The more important single text, this time Hamlet for our candidates (almost all of whom tackle the exam at Higher Level), gave as its two options a discussion of the central character's 'madness' or the more general corrupted world (easy enough for anyone familiar with the rottenness of the state of Claudius's Denmark). The comparative modes were Vision and Viewpoint (the reader's attitude to a central character or the range of emotional responses in a reader) and Literary Genre (techniques in shaping memorable characters or the effects of setting in texts - which our candidates practised recently). All straightforward there. Sheenagh Pugh's 'The Beautiful Lie' was the Unseen poem ... [amended text on 08.06.2012 - see the author's point about the view in the first Comment below]. This was a very challenging one to tackle unseen, but concentrating on particular moments could take a candidate through.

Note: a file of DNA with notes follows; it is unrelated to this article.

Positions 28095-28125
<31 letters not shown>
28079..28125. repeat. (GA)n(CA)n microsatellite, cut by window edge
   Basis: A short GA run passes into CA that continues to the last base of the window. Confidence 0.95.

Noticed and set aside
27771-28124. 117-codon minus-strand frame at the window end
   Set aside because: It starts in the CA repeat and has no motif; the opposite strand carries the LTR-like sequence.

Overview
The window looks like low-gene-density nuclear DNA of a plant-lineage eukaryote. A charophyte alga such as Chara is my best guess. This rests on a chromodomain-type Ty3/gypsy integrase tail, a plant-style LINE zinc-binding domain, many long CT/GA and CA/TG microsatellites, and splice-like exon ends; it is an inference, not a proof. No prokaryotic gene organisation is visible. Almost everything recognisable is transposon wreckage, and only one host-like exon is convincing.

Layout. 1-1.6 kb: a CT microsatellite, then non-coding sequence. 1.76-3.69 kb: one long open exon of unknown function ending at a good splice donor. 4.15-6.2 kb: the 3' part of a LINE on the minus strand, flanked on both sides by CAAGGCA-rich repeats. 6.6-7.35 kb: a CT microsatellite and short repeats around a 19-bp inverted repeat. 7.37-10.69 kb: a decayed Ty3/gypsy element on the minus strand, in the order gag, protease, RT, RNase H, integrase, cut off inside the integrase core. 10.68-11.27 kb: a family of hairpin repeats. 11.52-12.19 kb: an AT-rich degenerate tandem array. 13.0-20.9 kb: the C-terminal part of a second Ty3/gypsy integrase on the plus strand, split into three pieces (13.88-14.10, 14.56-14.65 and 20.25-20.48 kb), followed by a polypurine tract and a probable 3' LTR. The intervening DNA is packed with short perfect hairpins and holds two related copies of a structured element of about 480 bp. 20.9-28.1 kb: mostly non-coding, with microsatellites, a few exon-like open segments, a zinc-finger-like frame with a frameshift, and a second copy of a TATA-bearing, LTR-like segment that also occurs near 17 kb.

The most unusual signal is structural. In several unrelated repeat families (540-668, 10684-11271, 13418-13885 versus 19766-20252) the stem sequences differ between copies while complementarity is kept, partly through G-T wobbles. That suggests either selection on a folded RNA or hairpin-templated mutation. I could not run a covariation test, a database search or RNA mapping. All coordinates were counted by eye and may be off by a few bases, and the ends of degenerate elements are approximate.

And so finally to the infamous poetry section: Thomas Kinsella (decay and darkness), Adrienne Rich in the year of her death (powerful feelings, thought-provoking images), Philip Larkin (moments of sensitivity leavening disappointment and cynicism, and Patrick Kavanagh (unique poetic language). As has been the trend recently, these questions were more directed and specific than in the early years of the course.
No doubt there will be a fair amount of commentary on an 'unfair' paper, but this looks like a balanced, sensible test which properly tests the candidates, and no properly-prepared candidate will be upset by it.